Virtually every liberal analyst I've read today agrees that Obama's tentative deal on taxes is a little better than they had come to expect. Mainly that's because the compromise includes some modest fiscal stimulus, which the economy desperately needs but which majorities in Congress had seemed unwilling to endorse.

But none of these analysts are excited about the outcome and many remain angry at how things turned out. I can understand why.

One reason is that the stimulus is front-loaded, just like the last one. Paul Krugman explains the problem:

Both the payroll tax break and the unemployment extension are for the first year only. So, a bigger boost next year, fading out in 2012. Since all the evidence says that elections depend on the rate of change of unemployment, not its level, this is actually bad news for Obama: he’s setting himself up for an economic stall in the months leading into the 2012 election.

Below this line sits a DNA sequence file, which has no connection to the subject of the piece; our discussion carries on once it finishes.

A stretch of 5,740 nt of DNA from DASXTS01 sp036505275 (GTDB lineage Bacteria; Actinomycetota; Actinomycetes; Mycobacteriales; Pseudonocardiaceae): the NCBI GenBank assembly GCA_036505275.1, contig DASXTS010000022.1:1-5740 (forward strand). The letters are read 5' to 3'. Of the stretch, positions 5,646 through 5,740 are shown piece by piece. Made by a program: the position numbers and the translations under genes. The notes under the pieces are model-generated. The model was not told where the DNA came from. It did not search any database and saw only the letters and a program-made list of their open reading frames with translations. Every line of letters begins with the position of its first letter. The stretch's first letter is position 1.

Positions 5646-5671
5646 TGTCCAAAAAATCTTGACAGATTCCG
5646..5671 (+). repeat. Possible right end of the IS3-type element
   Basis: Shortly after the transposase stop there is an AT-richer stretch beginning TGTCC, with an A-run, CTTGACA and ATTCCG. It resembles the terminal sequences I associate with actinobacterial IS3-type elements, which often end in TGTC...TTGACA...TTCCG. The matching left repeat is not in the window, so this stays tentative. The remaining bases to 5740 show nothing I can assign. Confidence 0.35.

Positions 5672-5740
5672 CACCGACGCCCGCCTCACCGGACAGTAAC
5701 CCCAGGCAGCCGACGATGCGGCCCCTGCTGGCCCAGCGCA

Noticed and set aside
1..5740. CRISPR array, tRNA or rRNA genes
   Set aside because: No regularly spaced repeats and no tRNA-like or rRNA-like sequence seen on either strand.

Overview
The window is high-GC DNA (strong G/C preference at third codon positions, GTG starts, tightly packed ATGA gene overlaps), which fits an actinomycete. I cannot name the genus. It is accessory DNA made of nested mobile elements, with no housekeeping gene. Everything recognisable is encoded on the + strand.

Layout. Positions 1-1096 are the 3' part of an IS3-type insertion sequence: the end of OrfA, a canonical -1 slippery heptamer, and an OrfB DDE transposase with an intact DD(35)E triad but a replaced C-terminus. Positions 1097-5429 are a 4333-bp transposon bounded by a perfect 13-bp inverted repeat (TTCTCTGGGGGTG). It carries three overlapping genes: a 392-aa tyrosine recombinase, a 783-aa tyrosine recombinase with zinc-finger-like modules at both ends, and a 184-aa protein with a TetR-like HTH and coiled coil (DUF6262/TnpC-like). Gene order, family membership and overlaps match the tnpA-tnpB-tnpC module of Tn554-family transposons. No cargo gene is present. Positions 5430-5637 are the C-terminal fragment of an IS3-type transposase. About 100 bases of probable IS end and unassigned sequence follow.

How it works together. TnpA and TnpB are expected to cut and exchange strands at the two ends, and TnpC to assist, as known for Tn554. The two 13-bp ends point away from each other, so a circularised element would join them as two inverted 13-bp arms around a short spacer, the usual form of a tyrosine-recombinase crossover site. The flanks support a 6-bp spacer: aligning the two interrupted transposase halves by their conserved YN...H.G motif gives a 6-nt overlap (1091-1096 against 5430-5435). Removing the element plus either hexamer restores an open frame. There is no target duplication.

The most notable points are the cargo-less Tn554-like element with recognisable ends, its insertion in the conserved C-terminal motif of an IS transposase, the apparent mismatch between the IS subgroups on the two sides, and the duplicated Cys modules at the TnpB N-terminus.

The bigger reason for disappointment, though, isn't with the deal itself so much as the conditions that led to it. Yes, this may be the best possible compromise at this point--better, in fact, than most of us thought possible. But how did the conversation get to this point? How did the Democrats botch an issue on which, at least nationally, most Americans seem to agree with them?

The White House says Congressional Democrats didn't hold the line--that they couldn't muster majorities, particularly in the filibustered Senate, to extend tax cuts without sops to the rich. Congressional Democrats say Obama didn't lead--that he didn't send the clear signals, or communicate the strong message in public, that might have fortified congressional will. 

Me? I think there's truth in both arguments. There was failure on both ends of Pennsylvania Avenue. And that's pretty depressing.

Update: Brendan Nyhan offers a different take, suggesting Obama in particular had a weaker political hand than everybody realizes.